In Mohammedan countries more particularly than in others instruction for girls is extremely necessary.The Jewess can not attain to the position she should occupy and which local custom denies her, unless she becomes the equal of the Jew in knowledge and education. It is conceded that the influence of the schools has been especially beneficial in this direction. In former times, in certain districts of Morocco, Tunis, and Turkey, girls were married at the age of eleven or twelve; nowadays such barbarous customs have disappeared, owing to the influence of the schools. The Alliance's schools are free only to the children of the very poorest; they are furnished not only with gratuitous instruction and books, but sometimes with clothing as well, and nearly everywhere with a hot lunch at noon. Parents of the more prosperous classes pay a school-fee, which in some schools is as high as twenty francs a month. These schools are, moreover, open to children of every faith; in 1899, about 300 non-Jewish pupils attended them—Catholics, Protestants, Greeks, Armenians, and Mohammedans. On the staff of instructors there are also Christian and Mohammedan teachers, especially for instruction in the several languages. Free courses for adults have been opened in many localities. They are attended by workingmen and small tradesmen who, not having attended any elementary school, can scarcely write their names, and who recognize the resultant drawbacks under which they labor.Rabbinical Seminary.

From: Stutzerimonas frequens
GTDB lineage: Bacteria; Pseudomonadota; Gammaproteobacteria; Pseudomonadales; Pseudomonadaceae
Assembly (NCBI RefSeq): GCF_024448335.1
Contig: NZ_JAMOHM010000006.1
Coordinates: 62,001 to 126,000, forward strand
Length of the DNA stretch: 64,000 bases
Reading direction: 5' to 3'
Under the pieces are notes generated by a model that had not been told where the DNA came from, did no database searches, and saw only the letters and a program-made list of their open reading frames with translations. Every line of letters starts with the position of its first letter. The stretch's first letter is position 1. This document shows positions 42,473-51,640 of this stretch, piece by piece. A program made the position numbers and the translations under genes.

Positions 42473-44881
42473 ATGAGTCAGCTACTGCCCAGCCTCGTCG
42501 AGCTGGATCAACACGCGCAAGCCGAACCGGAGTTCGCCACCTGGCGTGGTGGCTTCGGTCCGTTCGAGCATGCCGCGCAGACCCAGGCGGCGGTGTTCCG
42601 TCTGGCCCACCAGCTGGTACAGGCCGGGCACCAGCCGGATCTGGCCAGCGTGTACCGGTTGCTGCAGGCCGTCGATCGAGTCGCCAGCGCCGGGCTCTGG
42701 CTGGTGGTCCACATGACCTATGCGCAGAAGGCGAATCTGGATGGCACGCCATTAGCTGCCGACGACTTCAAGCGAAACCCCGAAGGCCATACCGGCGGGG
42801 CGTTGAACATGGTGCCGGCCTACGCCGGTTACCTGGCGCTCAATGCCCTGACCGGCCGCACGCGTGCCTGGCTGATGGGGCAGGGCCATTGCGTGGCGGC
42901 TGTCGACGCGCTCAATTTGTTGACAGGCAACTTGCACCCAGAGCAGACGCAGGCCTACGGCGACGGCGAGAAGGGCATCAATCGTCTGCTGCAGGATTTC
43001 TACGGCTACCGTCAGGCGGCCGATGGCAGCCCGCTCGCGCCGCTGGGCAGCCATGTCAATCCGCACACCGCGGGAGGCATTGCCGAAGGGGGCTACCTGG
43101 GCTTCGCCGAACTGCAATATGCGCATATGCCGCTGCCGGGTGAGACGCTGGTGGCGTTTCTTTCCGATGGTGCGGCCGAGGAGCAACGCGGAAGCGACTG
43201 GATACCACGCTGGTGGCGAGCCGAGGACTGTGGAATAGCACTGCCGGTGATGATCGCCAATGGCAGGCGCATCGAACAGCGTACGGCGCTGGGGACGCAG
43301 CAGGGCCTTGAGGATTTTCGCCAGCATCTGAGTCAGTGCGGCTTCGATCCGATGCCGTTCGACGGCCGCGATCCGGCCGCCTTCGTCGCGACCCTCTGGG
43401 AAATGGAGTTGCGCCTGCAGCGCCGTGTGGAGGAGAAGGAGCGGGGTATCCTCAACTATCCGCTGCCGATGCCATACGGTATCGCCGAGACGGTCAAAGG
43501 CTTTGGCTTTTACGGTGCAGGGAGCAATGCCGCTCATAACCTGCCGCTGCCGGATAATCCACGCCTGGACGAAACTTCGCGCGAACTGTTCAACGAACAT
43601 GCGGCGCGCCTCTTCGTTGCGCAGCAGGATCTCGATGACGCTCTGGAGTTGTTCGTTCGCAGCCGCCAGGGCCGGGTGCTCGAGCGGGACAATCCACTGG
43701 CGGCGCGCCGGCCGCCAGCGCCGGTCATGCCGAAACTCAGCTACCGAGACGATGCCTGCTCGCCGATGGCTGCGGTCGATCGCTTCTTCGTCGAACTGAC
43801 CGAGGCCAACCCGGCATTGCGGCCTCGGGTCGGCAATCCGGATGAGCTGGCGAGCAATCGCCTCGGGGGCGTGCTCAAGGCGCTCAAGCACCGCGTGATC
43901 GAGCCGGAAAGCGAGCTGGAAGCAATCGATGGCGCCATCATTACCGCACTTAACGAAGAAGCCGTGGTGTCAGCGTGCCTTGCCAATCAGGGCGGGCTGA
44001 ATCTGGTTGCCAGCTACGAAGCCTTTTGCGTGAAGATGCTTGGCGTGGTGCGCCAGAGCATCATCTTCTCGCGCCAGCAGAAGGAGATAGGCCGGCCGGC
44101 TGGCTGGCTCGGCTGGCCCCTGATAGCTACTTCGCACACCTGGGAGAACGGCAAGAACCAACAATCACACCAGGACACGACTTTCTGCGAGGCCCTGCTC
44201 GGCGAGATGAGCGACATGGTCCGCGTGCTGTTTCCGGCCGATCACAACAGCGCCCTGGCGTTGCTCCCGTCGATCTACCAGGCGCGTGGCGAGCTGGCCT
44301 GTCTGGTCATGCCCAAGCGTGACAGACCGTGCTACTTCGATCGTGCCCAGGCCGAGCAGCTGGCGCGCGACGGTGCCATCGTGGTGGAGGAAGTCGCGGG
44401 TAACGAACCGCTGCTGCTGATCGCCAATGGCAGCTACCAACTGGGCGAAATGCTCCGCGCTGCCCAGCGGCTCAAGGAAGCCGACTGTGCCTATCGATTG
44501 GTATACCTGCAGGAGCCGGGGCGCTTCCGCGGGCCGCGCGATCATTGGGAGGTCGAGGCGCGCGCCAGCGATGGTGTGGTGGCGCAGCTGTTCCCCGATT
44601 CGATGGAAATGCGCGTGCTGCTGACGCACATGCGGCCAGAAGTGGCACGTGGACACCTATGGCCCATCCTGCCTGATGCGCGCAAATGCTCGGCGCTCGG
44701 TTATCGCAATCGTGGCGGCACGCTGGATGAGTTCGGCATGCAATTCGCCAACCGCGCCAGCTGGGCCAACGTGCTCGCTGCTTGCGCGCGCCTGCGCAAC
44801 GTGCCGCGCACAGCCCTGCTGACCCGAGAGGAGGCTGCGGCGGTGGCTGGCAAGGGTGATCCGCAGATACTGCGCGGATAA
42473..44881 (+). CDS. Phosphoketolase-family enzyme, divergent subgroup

After giving to Judaism a long succession of learned and illustrious rabbis, the congregations of the Orient have witnessed the gradual decay of learning among their spiritual leaders. With certain rare exceptions, the rabbis of the East and of Africa are devoid of all modern culture. Their Hebrew and Talmudic knowledge is likewise very slender, and they can not write the language of the country at all. The Alliance directed its attention to this matter long ago, but to introduce the needed reforms among the rabbis was felt to be a rather delicate task. It was necessary first to bring the congregations to see the necessity for the innovation, and in 1891 the movement took public shape. The Alliance then decided to establish in Constantinople a rabbinical seminary similar to those in Europe. The institution was organized in 1897; and it soon won the appreciation of the people. Instruction is given by scholarly teachers, one of whom was prepared for this office by the Alliance at the rabbinical seminary of Paris. This enterprise is the crowning achievement of the Alliance in its educational efforts toward the elevation of Oriental Judaism.Normal School.